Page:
Magic in the Making

A scene from Basil Twist’s “Symphonie Fantastique,” at the HERE Arts Center through June 17. | RICHARD TERMINE

Who knows where inspiration comes from? For master puppeteer Basil Twist, it came accidentally in the form of a small, broken aquarium found outside his East Village studio. He patched it up, filled it with water, attached a bit of fabric to a coat hanger, and started swirling it around in the water. And then he thought, “What else can I do?”

Two decades later that prophetic “What else?” has turned into a now-classic piece of art, “Symphonie Fantastique.” First performed in a small downstairs theater at the HERE Arts Center, where I saw it in 1998, the piece has since been seen around the world and in several revivals in New York. Now in honor of its 20th anniversary and the 25th anniversary of HERE, the piece is being revived. It is a moving and thrilling combination of abstract art, puppetry, and music.

For this revival, the piece is performed in a 1,000-gallon tank framed in black, so the audience only sees a wall of glass, behind which the magic happens. Berlioz’s symphony is played live by pianist Christopher O’Riley — positioned in front of the tank and the only human we see — though there are five puppeteers working behind the scenes. The puppets are all abstract. They’re simple pieces of fabric, feathers, and abstract plastic shapes. However, these quotidian objects take on lives of their own as they’re manipulated through the five movements of Berlioz’s symphony and transformed by movement and Andrew Hill’s lighting.

Adding life to inanimate objects is what makes “Symphonie Fantastique” so compelling.

Basil Twist revives “Symphonie Fantastique” for its 20th anniversary

As Twist told Gay City News, “Anything can be imbued with life and animated. It doesn’t have to be a representational thing. You can take all those materials and fabrics, and you pattern them and change them, and then you make the character come alive.”

Twist added that what he is doing is playing with the conventions of puppetry and the visual arts.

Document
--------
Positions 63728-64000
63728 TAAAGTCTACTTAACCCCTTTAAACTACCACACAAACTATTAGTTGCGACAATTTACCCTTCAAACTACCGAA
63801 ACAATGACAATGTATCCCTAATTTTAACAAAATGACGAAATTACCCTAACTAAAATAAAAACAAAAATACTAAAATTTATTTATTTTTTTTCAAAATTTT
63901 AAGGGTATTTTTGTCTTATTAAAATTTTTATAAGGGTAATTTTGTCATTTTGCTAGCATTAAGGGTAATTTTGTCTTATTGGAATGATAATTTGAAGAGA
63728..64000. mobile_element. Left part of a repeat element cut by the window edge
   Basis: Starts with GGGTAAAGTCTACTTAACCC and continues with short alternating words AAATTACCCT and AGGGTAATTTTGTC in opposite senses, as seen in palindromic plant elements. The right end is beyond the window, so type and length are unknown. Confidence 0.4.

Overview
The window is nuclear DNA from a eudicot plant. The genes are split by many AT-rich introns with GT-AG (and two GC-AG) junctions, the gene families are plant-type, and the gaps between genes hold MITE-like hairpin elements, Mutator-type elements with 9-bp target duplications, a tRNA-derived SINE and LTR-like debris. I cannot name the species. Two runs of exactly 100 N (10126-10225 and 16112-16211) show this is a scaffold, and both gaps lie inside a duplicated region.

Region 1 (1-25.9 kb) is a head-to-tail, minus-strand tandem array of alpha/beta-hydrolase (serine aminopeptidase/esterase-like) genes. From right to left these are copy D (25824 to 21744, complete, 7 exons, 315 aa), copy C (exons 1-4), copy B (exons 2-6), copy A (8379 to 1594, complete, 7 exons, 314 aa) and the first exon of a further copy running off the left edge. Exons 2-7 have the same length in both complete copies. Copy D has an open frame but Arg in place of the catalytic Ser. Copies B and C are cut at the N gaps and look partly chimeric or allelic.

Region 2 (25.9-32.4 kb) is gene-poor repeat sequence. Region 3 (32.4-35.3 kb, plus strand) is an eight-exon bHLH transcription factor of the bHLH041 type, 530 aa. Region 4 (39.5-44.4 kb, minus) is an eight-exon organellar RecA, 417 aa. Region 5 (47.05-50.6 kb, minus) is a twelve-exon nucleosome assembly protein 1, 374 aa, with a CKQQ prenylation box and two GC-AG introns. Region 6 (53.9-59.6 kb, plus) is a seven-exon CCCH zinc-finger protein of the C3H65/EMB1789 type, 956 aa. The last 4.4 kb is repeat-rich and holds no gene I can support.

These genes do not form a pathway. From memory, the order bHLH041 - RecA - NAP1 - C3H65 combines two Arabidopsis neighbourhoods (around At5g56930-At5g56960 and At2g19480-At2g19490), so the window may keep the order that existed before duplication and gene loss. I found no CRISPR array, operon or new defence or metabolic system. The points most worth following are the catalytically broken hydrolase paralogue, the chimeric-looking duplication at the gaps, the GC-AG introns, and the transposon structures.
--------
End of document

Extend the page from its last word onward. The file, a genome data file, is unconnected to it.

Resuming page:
“One hundred years ago, Kandinsky was creating pure shapes and colors that weren’t necessarily referring to something, and I thought it would be a cool idea,” he explained.

Twist calls puppetry “one of the highest art forms,” and he’s been doing it throughout his life.

“When I was growing up I was shy and puppetry was sort of a coping mechanism,” he said. “I could hide behind the couch and stick a puppet up.”

When he was in school he did a book report on Ancient Greece and did it with a puppet in a toga. It was an ideal mechanism for engaging with people in an indirect way, he discovered.

Twist came to puppetry through his family. His mother was an amateur puppeteer and he is “squarely of the ‘Sesame Street’ generation.” His maternal grandfather, Griff Williams, was a big band leader who loved puppets and had a set of marionettes made of his band. (You can see the puppets on display in the basement area at HERE.) Twist never met his grandfather, but the marionettes were passed down to him, “and that sort of sealed the deal,” he said.

Twist has a long history of wonderful puppetry including some of my favorites, the Player King and Queen in “Hamlet” for The Public in Central Park, “Arias with a Twist,” and for the Broadway productions of “Charlie and the Chocolate Factory” and “Oh, Hello.” Starting out, Twist performed in clubs a lot, such as Boy Bar, Jackie 60, a variety of drag shows, and “an abstract thing to an Yma Sumac song.” The huge, positive response to that is what made him want to do a more extensive non-representational show, which in time led to “Symphonie Fantastique.”

In talking about the power of puppetry to move people and create art, Twist rejects the notion that when audiences enter a theater they accept various conventions.

“Suspension of disbelief, my ass,” he said. “It’s just belief.”

The experience of believing that a piece of silk can actually come alive is what creates the art. In performance, Twist added, “I feel this effect. A part of the brain is activated and [the audience] believes something exists. There is a life that they can see, and they connect with it.”

There is certainly no shortage of life in “Symphonie Fantastique.” It is wild and whimsical and a very welcome return.

“Having it be downtown in this really special, intimate venue really felt right,” Twist said. “I did this for a while and traveled it around the world, and now I’m happy to be home.”

SYMPHONIE FANTASTIQUE | HERE Arts Center, 145 Sixth Ave. at Dominick St. | Through Jun. 17: Tue.-Sat. at 8:30 p.m.; Sat.-Sun. at 4 p.m.; $30-$100; or 866-811-4111 | 55 mins., no intermission